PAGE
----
Other Common Names
Short-finned Galaxias, Broad-finned Galaxias, Cox's Mountain Galaxias, Pieman Galaxias
Up to 270 mm, commonly to 150-170 mm.
Shows a preference for fast-flowing, clear streams especially tumbling, boulder strewn brooks in the headwaters above forested areas, although it appears to avoid the dark tannin-stained waters found in some forests. Common down to sea level in southern Tasmania in streams without introduced species.
Appears to be adversely effected by introduced trout: it is at high risk of predation by rainbow trout in lakes, especially in Tasmania, and is displaced by brown trout in streams. Its predominance in headwater areas, is probably more related the species well know ability to climb obstacles than to any actual preference for the higher waters - trout are not able to navigate many of these barriers. Nevertheless, Climbing Galaxias are aggressive up-stream migrants and can climb vertical rock faces tens of meters high. It adheres to damp rock surfaces with its large downward facing pelvic and pectoral fins and moves upward by wriggling "like a lizard".
Not well known, however, breeding is known to occur in autumn and winter. Eggs have been found on the forest floor beyond the normal water flow, presumably spawned during floods. It is believed that the larvae are swept down-stream to the sea (except in land locked populations) where they live for 6 months or so. During the spring they return to freshwater as juveniles - transparent "whitebait" about 40-40 mm long. May return to estuaries as part of the large mixed-species shoals but soon adopts a bottom-dwelling lifestyle and migrate upstream to find suitable habitat to grow and feed.
Land locked populations adopt a similar life cycle except the juveniles are pelagic in lakes rather than the sea.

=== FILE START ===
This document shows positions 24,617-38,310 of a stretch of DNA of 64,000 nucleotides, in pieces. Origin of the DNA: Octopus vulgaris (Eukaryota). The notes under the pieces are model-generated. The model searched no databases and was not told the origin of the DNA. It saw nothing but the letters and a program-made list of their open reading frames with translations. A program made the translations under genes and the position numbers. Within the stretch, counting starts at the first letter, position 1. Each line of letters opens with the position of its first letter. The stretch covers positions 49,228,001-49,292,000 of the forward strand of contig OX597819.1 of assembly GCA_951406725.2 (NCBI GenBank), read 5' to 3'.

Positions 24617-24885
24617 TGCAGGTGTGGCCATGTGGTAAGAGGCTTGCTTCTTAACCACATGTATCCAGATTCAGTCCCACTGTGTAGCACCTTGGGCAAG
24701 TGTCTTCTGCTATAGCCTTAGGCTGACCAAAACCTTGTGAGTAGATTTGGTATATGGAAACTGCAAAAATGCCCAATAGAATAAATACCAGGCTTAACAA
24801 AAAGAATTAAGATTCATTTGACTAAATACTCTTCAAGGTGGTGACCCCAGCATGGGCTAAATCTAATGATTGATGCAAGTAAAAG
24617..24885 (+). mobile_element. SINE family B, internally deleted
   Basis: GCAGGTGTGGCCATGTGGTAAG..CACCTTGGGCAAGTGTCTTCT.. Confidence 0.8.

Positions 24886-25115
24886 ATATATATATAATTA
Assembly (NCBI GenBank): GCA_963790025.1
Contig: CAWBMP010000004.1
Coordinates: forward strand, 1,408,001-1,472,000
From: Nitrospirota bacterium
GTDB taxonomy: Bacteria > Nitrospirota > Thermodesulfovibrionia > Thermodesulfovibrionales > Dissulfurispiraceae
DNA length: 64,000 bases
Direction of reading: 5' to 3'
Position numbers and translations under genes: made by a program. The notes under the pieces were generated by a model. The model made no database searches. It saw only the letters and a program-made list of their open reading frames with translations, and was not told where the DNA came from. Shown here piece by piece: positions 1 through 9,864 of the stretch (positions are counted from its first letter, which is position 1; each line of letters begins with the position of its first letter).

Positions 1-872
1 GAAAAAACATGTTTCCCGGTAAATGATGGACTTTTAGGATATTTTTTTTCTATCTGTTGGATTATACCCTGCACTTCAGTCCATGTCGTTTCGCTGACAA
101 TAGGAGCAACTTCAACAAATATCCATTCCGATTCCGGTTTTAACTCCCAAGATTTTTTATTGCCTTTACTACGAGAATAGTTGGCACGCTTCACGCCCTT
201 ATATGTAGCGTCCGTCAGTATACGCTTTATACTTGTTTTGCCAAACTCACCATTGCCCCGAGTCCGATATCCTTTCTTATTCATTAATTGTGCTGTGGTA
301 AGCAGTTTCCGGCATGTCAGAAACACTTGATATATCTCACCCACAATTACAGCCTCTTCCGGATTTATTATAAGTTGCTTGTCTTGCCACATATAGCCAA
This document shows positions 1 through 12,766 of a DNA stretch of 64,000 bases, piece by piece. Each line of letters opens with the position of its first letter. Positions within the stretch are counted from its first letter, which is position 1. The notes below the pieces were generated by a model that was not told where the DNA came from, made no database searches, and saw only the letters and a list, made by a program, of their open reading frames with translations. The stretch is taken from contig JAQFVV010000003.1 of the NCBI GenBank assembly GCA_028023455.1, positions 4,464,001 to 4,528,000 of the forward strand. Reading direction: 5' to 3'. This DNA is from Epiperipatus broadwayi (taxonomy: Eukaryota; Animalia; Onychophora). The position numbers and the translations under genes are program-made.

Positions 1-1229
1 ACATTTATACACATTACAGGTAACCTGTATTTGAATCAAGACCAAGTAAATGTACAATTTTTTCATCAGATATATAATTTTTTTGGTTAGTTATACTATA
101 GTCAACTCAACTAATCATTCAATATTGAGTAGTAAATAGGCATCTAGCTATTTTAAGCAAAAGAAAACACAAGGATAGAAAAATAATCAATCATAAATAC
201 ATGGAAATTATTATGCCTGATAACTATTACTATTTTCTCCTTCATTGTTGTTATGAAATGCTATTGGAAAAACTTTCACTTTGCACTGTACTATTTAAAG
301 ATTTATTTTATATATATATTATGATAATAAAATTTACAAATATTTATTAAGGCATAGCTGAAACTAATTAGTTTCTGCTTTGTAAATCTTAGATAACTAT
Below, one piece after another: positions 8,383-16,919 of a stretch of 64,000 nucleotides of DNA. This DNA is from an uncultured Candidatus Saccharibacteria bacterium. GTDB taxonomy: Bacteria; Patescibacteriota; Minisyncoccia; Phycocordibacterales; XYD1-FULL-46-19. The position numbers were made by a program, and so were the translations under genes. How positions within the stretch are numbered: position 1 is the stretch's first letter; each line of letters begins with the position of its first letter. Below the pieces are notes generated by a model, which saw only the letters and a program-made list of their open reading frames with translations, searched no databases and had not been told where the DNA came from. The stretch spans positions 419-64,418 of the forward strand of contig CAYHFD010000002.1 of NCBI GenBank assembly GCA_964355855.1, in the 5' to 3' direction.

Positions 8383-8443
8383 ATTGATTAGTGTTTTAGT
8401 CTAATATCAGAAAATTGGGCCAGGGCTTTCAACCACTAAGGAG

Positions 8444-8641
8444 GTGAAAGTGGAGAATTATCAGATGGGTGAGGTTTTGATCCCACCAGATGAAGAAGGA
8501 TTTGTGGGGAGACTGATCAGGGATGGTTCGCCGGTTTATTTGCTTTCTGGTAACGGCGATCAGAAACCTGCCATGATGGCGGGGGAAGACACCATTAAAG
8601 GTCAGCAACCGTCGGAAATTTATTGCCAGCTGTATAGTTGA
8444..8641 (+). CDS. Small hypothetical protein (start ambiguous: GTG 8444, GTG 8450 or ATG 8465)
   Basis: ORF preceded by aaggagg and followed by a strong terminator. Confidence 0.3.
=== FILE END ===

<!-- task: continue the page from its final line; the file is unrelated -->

A generalised invertebrate carnivore it feeds on a wide variety of organisms in its environment. Takes aquatic and terrestrial insects (terrestrial from the surface), as well as mayfly, caddis larvae and amphipods.
In the past formed part of the Tasmanian whitebait industry, but recent restrictions on the industry have been aimed a restricting the impact on a number of galaxiid species including Climbing Galaxias.
Not usually a target for angling, however they provide good sport on ultra light tackle in small streams. The best approach is a small un-weighted earthworm on a very small (about No 14) chemically sharpened hook with the barb crushed. Simply let out around 2-3 m of line and allow the worm to drift downstream through water chutes between boulders in the stream bed, following the bait with the rod tip. When the worm has traversed the mini-rapid, simply lift the rod to repeat the process. Several attempts should be tried before moving on to the next lie. These guys give a good account of themselves and can be a lot of fun. Naturally, release any specimens captured in good condition - by the nature of this method of angling it is virtually assured that the fish will be lip-hooked and can be very easily released without harm.
On the table
Not a table fish due to its small size.
In the aquarium
Not often kept in aquaria, the Climbing Galaxias is nevertheless an attractive fish that is easy to maintain. Due to its ability to climb and jump, the tank should have a carefully designed cover to prevent escape. Willingly takes earthworms. Can be an active and engaging species in captivity.